Donald's Encyclopedia of Popular Music
(b Harold George Belafonte, 1 March 1927, NYC) Singer, actor, producer. Spent five years in Jamaica, back to NYC age 13; served in US Navy loading ships with ammo: officers would be shouting at each other, 'My niggers can load faster than yours!' He attended drama workshops, met Sidney Poitier at the American Negro Theater in Harlem, Marlon Brando at Max Reinhardt's acting school, meanwhile wrapped packages in the garment district. Film Bright Road and Broadway's Almanac (including singing) both appeared in 1953; he played the lead in stage and film versions of Oscar Hammerstein's musical Carmen Jones '54, and toured in revue Three For The Road the same year. He tried pop singing, ran a restaurant in Greenwich Village, discovered folk music and had a 22-week engagement at Village Vanguard. Signed by RCA '55, his singles 'Scarlet Ribbons' and 'Shenandoah' attracted attention; first album 'Mark Twain' And Other Folk Favorites was no. 3 in the U.S. album chart, his second Belafonte no. 1, both early '56; the third Calypso '56 was the first album to sell a million copies (by '59): no. 1 in U.S. album chart for 31 weeks, including '57's hit singles 'Jamaica Farewell' and 'Banana Boat Song' (aka 'Day-O', 'Star-O'). Other smash hits in '57 included album Belafonte Sings Of The Caribbean and singles 'Mama Looka Boo Boo' (written by Lord Melody, b Fitzroy Alexander, 1925-88) and Xmas song 'Mary's Boy Child' from the album An Evening With Belafonte. A two-disc set Belafonte At Carnegie Hall ('59) also sold a million.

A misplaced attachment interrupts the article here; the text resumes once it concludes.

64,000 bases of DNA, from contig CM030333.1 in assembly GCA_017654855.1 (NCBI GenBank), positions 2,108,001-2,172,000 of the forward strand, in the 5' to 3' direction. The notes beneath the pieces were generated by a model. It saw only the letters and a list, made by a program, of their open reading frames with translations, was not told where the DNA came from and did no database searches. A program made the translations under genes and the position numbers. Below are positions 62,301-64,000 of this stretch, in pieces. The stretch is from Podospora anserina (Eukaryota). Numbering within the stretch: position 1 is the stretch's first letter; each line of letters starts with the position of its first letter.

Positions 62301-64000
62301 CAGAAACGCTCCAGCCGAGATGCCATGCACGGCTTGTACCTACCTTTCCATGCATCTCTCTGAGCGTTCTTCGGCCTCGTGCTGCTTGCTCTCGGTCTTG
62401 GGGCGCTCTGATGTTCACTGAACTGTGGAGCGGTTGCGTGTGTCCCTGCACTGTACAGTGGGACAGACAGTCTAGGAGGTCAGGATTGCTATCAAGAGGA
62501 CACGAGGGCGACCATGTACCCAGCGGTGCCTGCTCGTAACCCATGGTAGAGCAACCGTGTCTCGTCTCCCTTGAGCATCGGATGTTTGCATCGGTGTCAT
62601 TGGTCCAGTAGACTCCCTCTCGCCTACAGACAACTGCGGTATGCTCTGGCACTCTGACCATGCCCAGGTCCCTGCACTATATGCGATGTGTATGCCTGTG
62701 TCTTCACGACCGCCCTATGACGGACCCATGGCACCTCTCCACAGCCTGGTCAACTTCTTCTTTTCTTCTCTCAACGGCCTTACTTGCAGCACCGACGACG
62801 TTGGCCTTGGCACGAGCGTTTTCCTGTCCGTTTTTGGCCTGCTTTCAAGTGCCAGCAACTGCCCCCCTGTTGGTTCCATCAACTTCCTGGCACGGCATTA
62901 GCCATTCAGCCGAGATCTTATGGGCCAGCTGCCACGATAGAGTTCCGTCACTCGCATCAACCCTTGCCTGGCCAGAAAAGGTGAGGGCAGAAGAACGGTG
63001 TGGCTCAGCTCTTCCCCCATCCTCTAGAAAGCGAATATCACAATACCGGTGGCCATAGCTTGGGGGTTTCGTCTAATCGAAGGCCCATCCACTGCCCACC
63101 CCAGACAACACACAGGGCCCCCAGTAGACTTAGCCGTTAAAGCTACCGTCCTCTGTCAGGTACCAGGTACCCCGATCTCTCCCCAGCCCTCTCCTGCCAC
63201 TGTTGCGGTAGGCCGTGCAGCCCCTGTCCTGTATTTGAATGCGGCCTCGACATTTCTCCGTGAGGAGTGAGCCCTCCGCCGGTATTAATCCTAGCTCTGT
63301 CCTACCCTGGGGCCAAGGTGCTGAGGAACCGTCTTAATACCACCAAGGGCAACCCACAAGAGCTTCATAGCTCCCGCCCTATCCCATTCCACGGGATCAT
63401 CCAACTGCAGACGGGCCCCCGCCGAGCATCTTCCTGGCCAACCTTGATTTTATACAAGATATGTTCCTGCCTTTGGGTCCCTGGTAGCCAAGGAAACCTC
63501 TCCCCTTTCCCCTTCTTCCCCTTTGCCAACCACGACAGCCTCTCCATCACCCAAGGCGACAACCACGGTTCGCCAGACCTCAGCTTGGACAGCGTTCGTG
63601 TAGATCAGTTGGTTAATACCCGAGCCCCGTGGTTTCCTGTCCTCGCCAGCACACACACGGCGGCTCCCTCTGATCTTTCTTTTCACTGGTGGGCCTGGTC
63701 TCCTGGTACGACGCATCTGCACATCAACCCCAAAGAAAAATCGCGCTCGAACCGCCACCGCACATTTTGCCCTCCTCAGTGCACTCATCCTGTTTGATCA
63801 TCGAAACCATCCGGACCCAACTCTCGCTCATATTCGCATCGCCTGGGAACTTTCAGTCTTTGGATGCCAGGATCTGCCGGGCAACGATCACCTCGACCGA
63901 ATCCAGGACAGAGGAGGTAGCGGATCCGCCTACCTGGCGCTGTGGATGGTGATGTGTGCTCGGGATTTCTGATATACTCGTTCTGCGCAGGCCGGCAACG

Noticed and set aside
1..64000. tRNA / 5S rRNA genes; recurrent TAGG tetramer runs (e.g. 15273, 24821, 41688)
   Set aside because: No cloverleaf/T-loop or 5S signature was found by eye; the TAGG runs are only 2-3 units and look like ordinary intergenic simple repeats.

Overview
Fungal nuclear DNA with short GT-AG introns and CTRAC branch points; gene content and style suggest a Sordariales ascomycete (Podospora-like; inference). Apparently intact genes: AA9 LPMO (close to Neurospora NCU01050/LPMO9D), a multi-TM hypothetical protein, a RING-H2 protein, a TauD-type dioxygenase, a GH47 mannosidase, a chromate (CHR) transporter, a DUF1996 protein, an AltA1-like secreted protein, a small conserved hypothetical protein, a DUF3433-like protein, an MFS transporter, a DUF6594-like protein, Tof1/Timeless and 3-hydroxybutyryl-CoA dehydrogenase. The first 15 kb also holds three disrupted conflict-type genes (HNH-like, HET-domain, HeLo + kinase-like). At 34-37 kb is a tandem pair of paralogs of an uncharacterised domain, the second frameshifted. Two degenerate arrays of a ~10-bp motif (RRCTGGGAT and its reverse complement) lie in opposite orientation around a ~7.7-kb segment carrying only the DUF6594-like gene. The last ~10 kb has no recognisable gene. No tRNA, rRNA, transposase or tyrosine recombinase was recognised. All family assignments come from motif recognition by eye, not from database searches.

He was a natural success on TV from '55, appearing on all the talk and variety shows and producing his own shows in the '60s. He also recorded with Odetta (single 'Hole In The Bucket' charted in the UK '61), Lena Horne (Porgy And Bess '59), Miriam Makeba '65, Nana Mouskouri '66. Altogether 24 of his albums charted '56-70 on RCA, nine in the top ten. Other films included Island In The Sun '57 (controversial at the time for its interracial theme), The World, The Flesh And The Devil '57 and Odds Against Tomorrow '59. He was active in the civil rights movement, a director of Southern Christian Leadership Conference, etc; produced Lorraine Hansberry's To Be Young, Gifted And Black in NYC '69; he won many awards and honorary degrees. More films: spoof western Buck And The Preacher '72 with Poitier; Uptown Saturday Night '74 with all-star cast of black comics. He signed with CBS for albums such as Turn The World Around '77 and Loving You Is Where I Belong '81 but his recording career was running down. A successful businessman, he toyed with the idea of running for the U.S. Senate from NY '86, succeeded Danny Kaye as goodwill ambassador for the United Nations Children's Fund, hosted a concert in London's Wembley Stadium '88 celebrating Nelson Mandela's birthday, and produced BBC/HBO film The Affair '95 about a wartime interracial romance. He planned a Mandela biopic starring Poitier but it didn't happen.